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Bad Ass Movie Review & Trailer

Review Date: August 29, 2012 at 3:00 PM

DVD Release Date: June 5, 2012

Review by Compay for


Starring: Danny Trejo, Charles S. Dutton, Ron Perlman, Joyful Drake.


Bad Ass movie review

It's often said that art imitates life.  Such is the case in Bad Ass, a film loosely inspired by a viral video of a senior citizen fighting on the Oakland, California transit system.


Danny Trejo stars as Frank Vega, his appearance based on that of Bay Area native Tom Bruso, dubbed "Epic Beard Man" by fans of the popular Oakland bus fight video.

Bad Ass tells the story of Frank Vega, a Vietnam War veteran that had been on the short end of the stick for most of his life. Frank returned from the war only to discover that the love of his life had a family with another man, and that his combat injuries prevented him from becoming a police officer. 


After 40 years, Frank is left with little more than a menial job, a faithful dog, and a best friend responsible for saving his life in Vietnam.  A physical encounter with a pair of skinheads on a Los Angeles bus catapults Frank to local fame, earning him the nickname "Bad Ass."  Not long after, the unsolved murder of his combat buddy plunges Frank into a conspiracy of crime and corruption that reaches all the way to the city Mayor's office.


If you're a fan of Danny Trejo, or of vigilante films in general, Bad Ass will appeal to you. Otherwise, it's a low-budget film that suffers from a weak story pieced together with recycled themes from other movies.


Bad Ass is the fourth feature film by Craig Moss, whose previous works include parody movies such as The 41-Year-Old Virgin Who Knocked Up Sarah Marshall and Felt Superbad About It.  The film's visuals are decent, despite Moss' relative inexperience behind the lens, but where the film falters is the story.


The screenplay was written by director Craig Moss, and Elliot Tishman, and their inexperience in this respect shows.  Much of the dialogue for the movie is uninspiring, and Frank Vega's wild goose hunt of those responsible for his friend's murder comes off as filler.  Despite the fact that Bad Ass was filmed on a low budget, it becomes obvious halfway through that the filmmakers were simply trying to dredge up 90 minutes of a finished product.


Possibly because of budget restraints, Bad Ass has an unusual cast in that many of the actors typically work as stuntmen. The majority of the fight scenes involve professional stunt doubles, although it's clear during dialogue that many of these actors aren't particularly experienced when it comes to speaking roles.


The remainder of the cast is rounded out with several popular comedians, and a few seasoned actors from film and television. Danny Trejo, who is normally relegated to "tough guy" roles in film, is given an opportunity to show his more vulnerable side in Bad Ass. Trejo does the best with what he can in the film, but the truth is that he's simply limited by the writing.


Danny Trejo's first leading role was that of Machete, in the 2010 film of the same name. Machete was unapologetic as a B-Movie, but it also demonstrated what Trejo was capable of when dealing with a clever script and a decent film budget.  So while Bad Ass scores points for revealing a kindler, gentler Danny Trejo, the writing simply leaves too much on the table that the ex-convict could have used to make this a cult classic.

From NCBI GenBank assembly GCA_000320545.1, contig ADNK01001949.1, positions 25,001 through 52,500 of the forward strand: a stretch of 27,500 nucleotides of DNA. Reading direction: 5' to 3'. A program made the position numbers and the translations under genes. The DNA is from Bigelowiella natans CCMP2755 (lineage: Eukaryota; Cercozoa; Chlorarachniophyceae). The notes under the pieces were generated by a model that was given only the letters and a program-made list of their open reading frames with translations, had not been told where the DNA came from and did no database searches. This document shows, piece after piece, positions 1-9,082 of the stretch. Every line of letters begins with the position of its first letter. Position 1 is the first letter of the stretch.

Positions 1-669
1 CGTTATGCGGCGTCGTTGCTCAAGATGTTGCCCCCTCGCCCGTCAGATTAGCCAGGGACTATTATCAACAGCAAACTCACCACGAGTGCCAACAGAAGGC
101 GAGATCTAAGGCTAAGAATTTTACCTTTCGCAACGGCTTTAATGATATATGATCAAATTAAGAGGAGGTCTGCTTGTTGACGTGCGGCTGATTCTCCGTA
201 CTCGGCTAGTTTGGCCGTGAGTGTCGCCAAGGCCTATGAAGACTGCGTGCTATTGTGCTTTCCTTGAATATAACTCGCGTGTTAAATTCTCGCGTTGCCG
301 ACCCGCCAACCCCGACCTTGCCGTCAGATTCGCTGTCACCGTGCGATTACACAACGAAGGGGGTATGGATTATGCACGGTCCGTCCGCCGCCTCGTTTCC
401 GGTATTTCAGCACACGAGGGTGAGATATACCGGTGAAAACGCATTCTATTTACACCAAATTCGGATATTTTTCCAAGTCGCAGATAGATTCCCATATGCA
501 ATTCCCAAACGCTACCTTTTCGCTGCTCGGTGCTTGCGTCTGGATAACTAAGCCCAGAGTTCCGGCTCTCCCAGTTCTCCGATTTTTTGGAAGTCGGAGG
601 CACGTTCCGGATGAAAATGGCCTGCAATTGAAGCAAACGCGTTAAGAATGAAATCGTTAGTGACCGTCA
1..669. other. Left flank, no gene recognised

Ron Perlman makes a surprise appearance in Bad Ass as a corrupt mayor, although his screen time is limited. The incredibly beautiful Joyful Drake offers a warm performance as Amber Lamps, next door neighbor and love interest of Frank Vega.


Yet the biggest casting highlight of Bad Ass is inarguably Charles S. Dutton as Panther, the Los Angeles crime boss responsible for the death of Vega's friend.  Despite Bad Ass being a low budget film, Dutton doesn't mail this one in. Dutton turns up on the volume on his mischievous performance as one of the film's villains, which makes his inclusion a redeeming element of the movie.


If you're an action junkie, Bad Ass fortunately delivers. Despite knocking on 70's door, Danny Trejo is still able to roll with the punches in this action flick.  Many of the fight scenes are as funny as they are brutal, making up for the sub-par story line.  One of the most memorable scenes in the film pays homage to Scarface, as Frank Vega questions a man while shoving his hand down a running garbage disposal.


The DVD extras include a "making of" featurette for the film, as well as a director's commentary by Craig Moss. The commentary is incredibly insightful as to how Moss had to make do with less for the film with respect to the budget, as well the involvement by the actors in his past movies. 


There are also subtle nods to other movies in Bad Ass (such as Pulp Fiction) that someone would otherwise miss unless they took advantage of the commentary. However I did find it odd that Moss doesn't credit 1988's Red Heat as inspiration for the game of "chicken" played with buses in his own film. The scene is virtually identical to that of Danko and Viktor Rosta in the 80's crime drama, so it seemed unusual that Moss doesn't mention this in the director's commentary.


The bottom line: Bad Ass is definitely worth a rent if you are a fan of Danny Trejo, or enjoy a bone-crunching vigilante flick.  It has its moments of action and humor, and in fairness you can't expect Gran Torino or Man on Fire because of its limited budget.  If you're a casual action fan, you should definitely consider renting it before buying the DVD.







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